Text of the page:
No hair, more funds as Raintree Pictures founder shaves his head at Hair for Hope 2017

Veteran filmmaker Daniel Yun Hui Xiang at the annual Hair for Hope. ST PHOTO: CHEW SENG KIM

SINGAPORE - Film producer Daniel Yun is known for being the man behind some of Singapore's best-known films such as I Not Stupid.

He put his knack for raising funds to a good cause on Saturday (July 29) by shaving his head in this year's Hair for Hope, an annual event aimed at raising money for and creating greater awareness of childhood cancer.

Mr Yun had managed to raise more than $25,000 as at 3.30pm on Saturday, making him one of the top five individual participants at the event being held at VivoCity shopping mall.

The founder of Raintree Pictures has had his own sad brush with the disease - his mother was diagnosed with thyroid cancer before she died two years ago aged 92.

He said: "Cancer prevention and treatment as a subject is still distant to many until a loved one, a relative, or someone in the family is diagnosed with cancer.

"When my colleagues, friends and family members see me, I hope they will see cancer prevention, cancer treatment and cancer itself with a new pair of eyes."

Mr Yun said he was inspired to take part in Hair for Hope after witnessing his friend, former news presenter Melissa Hyak, shave her head for the cause last year.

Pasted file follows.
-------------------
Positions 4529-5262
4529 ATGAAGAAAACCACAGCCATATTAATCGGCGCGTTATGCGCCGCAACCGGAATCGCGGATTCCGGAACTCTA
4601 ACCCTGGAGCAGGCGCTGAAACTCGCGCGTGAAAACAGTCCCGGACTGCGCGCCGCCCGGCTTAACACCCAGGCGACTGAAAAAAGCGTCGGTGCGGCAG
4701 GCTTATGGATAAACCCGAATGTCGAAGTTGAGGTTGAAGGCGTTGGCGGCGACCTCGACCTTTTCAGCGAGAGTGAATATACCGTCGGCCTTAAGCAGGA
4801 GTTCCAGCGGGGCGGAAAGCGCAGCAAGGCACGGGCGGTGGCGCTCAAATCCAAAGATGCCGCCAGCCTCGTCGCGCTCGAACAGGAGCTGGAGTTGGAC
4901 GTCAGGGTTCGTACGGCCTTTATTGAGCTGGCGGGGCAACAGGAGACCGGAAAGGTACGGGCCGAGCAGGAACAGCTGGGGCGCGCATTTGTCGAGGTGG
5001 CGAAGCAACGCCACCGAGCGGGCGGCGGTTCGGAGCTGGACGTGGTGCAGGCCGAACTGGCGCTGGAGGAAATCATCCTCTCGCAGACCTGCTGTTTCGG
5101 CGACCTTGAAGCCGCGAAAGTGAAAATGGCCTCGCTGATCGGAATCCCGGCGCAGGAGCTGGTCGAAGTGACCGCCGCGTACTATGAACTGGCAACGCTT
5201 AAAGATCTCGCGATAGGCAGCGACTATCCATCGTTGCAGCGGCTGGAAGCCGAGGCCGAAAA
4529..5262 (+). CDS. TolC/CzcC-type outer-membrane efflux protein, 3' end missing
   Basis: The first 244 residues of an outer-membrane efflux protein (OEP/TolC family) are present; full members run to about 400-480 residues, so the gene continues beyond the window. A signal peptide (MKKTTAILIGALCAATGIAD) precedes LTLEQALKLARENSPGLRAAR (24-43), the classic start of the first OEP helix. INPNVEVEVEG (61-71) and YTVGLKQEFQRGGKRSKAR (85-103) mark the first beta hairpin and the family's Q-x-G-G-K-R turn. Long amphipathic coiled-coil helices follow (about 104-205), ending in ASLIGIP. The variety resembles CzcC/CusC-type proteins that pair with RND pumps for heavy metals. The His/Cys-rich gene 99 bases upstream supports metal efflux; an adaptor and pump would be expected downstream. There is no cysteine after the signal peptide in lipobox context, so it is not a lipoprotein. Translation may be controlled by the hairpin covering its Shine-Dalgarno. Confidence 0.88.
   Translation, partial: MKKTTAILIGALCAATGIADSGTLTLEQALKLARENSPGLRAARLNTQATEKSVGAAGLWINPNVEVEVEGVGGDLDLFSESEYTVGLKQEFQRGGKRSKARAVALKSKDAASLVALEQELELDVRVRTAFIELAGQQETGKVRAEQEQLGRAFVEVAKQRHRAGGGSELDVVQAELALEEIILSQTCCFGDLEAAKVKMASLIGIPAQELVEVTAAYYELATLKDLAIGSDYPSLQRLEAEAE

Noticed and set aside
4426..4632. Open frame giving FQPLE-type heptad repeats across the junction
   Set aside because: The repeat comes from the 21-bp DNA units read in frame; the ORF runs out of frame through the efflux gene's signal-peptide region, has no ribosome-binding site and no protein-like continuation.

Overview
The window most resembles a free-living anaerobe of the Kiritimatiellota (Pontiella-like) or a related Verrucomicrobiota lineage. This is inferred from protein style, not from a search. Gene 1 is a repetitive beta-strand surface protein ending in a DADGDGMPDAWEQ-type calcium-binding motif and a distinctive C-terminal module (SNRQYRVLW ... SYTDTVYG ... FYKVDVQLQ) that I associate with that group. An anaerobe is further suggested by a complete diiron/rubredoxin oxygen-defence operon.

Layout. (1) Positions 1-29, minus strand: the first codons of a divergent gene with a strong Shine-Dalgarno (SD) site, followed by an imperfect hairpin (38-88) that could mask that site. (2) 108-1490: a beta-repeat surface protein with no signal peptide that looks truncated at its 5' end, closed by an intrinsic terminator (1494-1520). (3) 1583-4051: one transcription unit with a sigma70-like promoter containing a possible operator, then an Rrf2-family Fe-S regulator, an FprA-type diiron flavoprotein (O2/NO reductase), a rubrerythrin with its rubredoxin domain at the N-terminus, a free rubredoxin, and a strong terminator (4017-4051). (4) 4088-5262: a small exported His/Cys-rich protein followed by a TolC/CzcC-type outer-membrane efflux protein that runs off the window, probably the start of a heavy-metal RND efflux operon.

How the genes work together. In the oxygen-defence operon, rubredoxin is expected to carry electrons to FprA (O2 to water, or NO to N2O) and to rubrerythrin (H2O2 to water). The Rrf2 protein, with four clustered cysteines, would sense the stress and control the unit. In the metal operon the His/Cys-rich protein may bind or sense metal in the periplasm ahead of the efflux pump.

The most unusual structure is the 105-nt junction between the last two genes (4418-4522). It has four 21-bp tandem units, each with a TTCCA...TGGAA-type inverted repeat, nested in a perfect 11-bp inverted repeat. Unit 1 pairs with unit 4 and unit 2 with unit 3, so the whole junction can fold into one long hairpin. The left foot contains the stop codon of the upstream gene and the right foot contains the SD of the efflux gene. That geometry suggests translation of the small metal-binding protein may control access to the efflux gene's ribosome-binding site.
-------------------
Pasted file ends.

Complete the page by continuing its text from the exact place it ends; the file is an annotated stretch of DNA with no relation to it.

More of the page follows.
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"I was very impressed that Melissa shaved off her hair to raise awareness for childhood cancer," he said. The debonair producer added that it did not go unnoticed that she "looked stunning with a shaven head".

Speaking at the event's launch, Minister for Social and Family Development Tan Chuan-Jin said more than 44,000 people have had their heads shaven during Hair for Hope over the past 14 years.

He said: "This speaks well of the giving spirit and kindness of Singaporeans. Every shaven head represents an individual's understanding of the ordeals that a child with cancer has to journey through.

"It is a proclamation that it is okay to be bald and that the children are not alone in their fight against cancer. Annually, close to 2,000 beneficiaries receive direct services from the foundation."

The two-day event ends at 6pm on Sunday.

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